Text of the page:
about erasing the effects of aging, it’s also about prevention.
Focusing on skin care is one way for a patient to look as good as
possible, he says.
People in their 20s, and even their teens, are seeing plastic surgeons
for microdermabrasion, a deep exfoliating procedure that
reduces fine lines and wrinkles, acne scars and unwanted pigmentation.
The more complicated surgical procedures are oriented
toward structural changes that result from aging.
Dr. Kilpatrick says that he listens to patients explain what bothers
them about their features before coming up with a treatment
plan to try to meet the patient’s goals and expectations.
“I try to have something for everyone,” he says.
Steven Zoellner, M.D., of Pinehurst Plastic Surgery Specialists
also offers a range of aesthetic procedures—from eyelid surgery
and chemical peels to liposuction and breast augmentation. While
media exposure—from makeover shows to documentaries about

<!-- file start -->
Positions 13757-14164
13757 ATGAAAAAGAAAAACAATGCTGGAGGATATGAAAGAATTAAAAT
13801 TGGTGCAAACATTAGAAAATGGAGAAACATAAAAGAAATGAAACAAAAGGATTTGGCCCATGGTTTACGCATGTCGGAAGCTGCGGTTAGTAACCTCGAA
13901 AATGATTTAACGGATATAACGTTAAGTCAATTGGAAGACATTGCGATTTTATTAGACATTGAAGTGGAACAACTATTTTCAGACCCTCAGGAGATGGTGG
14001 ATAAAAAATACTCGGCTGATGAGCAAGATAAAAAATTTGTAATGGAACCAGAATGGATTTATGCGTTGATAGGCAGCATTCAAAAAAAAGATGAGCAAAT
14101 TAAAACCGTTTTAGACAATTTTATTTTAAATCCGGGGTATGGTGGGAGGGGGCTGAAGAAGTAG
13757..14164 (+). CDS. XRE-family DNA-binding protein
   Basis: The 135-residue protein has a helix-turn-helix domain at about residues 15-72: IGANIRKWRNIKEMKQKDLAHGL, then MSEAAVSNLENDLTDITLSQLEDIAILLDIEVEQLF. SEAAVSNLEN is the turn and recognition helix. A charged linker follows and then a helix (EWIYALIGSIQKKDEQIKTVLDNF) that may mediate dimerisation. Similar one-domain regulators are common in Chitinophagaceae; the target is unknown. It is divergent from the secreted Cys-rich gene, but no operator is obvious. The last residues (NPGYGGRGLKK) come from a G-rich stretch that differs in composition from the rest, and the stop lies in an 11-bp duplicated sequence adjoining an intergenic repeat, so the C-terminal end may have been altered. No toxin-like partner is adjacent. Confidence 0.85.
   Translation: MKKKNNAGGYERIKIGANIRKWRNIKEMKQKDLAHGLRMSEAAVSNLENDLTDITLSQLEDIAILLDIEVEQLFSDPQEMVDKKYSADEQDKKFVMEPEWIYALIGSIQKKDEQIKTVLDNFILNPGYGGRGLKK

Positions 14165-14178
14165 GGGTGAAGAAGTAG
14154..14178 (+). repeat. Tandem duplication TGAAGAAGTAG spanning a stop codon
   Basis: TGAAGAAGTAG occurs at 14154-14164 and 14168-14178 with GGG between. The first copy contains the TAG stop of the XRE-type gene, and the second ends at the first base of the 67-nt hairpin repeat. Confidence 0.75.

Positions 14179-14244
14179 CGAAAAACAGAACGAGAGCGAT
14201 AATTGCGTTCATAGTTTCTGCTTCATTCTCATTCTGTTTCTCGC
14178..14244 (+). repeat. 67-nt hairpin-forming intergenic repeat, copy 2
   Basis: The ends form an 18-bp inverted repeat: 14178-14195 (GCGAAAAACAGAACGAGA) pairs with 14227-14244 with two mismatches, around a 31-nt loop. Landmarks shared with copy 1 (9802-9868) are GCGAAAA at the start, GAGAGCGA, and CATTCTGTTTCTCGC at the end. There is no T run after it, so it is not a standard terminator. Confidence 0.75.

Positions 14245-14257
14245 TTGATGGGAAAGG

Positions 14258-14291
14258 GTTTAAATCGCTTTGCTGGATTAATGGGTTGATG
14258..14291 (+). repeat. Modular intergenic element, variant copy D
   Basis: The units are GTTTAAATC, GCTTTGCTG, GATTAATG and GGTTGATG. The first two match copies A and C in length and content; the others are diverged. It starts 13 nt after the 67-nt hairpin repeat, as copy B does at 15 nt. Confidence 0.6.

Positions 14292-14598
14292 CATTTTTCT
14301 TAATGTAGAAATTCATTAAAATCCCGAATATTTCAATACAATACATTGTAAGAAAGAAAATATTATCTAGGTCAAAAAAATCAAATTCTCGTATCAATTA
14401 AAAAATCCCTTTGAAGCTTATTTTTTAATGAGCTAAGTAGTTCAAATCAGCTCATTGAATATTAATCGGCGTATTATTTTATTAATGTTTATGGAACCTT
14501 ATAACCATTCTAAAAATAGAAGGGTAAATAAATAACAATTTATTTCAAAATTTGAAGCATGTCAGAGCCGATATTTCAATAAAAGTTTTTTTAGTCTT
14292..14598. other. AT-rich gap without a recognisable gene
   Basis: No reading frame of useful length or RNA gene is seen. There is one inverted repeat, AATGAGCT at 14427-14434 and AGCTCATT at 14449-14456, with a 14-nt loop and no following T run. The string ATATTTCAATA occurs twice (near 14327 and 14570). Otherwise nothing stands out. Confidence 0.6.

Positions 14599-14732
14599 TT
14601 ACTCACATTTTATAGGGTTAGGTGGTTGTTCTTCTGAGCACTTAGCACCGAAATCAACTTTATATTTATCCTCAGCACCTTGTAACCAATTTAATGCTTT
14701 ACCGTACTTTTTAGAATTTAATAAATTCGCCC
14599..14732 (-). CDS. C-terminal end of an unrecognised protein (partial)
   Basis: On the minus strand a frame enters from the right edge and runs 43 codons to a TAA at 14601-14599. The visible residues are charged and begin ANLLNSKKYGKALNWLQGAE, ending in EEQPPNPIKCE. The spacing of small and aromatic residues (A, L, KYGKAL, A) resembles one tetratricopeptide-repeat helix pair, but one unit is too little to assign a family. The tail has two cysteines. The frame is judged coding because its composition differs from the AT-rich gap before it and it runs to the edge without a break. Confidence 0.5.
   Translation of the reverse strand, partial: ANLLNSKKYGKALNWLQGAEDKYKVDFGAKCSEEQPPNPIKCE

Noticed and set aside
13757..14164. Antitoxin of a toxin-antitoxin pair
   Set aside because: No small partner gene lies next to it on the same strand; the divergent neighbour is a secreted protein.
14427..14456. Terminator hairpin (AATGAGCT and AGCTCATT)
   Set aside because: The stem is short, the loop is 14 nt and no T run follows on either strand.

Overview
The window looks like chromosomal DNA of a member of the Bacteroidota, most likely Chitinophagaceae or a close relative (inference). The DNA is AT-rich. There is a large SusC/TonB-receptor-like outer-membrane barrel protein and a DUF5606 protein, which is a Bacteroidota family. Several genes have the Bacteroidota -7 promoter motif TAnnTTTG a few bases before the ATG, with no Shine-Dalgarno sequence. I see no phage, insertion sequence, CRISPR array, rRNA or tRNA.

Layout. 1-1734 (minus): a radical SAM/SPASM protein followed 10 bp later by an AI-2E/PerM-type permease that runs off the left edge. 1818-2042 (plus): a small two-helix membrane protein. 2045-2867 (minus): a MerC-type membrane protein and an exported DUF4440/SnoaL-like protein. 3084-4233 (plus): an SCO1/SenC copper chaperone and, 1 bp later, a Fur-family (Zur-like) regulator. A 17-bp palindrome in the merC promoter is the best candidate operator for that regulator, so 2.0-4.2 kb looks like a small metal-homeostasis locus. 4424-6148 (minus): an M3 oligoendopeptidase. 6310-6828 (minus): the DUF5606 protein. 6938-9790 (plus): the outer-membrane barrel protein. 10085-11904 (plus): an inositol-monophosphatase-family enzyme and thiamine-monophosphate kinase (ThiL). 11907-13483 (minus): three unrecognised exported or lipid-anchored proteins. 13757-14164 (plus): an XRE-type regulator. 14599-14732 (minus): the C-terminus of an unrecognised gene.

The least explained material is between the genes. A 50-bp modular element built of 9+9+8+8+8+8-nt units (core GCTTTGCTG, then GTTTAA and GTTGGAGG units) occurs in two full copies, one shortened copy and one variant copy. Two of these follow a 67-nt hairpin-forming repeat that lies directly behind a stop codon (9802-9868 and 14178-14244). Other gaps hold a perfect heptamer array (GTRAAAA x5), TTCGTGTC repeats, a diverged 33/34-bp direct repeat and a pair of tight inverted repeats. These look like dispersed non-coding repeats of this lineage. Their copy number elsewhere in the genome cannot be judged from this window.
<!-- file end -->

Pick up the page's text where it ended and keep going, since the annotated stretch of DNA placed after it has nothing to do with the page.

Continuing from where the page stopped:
patient stories—and Internet research have raised awareness
about procedures, patients need to talk with the plastic surgeon to
sort out what’s reasonable for them, Dr. Zoellner says.
“It’s very important when a person sits down with a plastic surgeon
that they’re getting the full scope of what’s involved and not
just how simple it is to have a procedure or surgery done,” says Dr.
Zoellner. “Safety risks should never be downplayed with any of the
aesthetic procedures or choices people are making.”
With more injectable fillers (such as collagen and Restylane)
awaiting FDA approval, patients will have even more aesthetic
products to consider in the future. “We try to have a comprehensive
approach to a patient’s aesthetic concerns,” Dr. Zoellner says.
According to Dr. Zoellner, liposuction is the most popular procedure
for body contouring, but he works with a patient on all of
the factors involved in reaching goals.
“Almost always, particularly in body contouring, it’s a combination
of looking at lifestyle—exercise and diet—as well as what the
surgical approach will do for them,” he says. “They all go hand-inhand
to get the best result.”
It’s also important for the patient to realize that he or she won’t
become someone different when they have a procedure. “Our
goal is to help them feel better for themselves,” Dr. Zoellner says.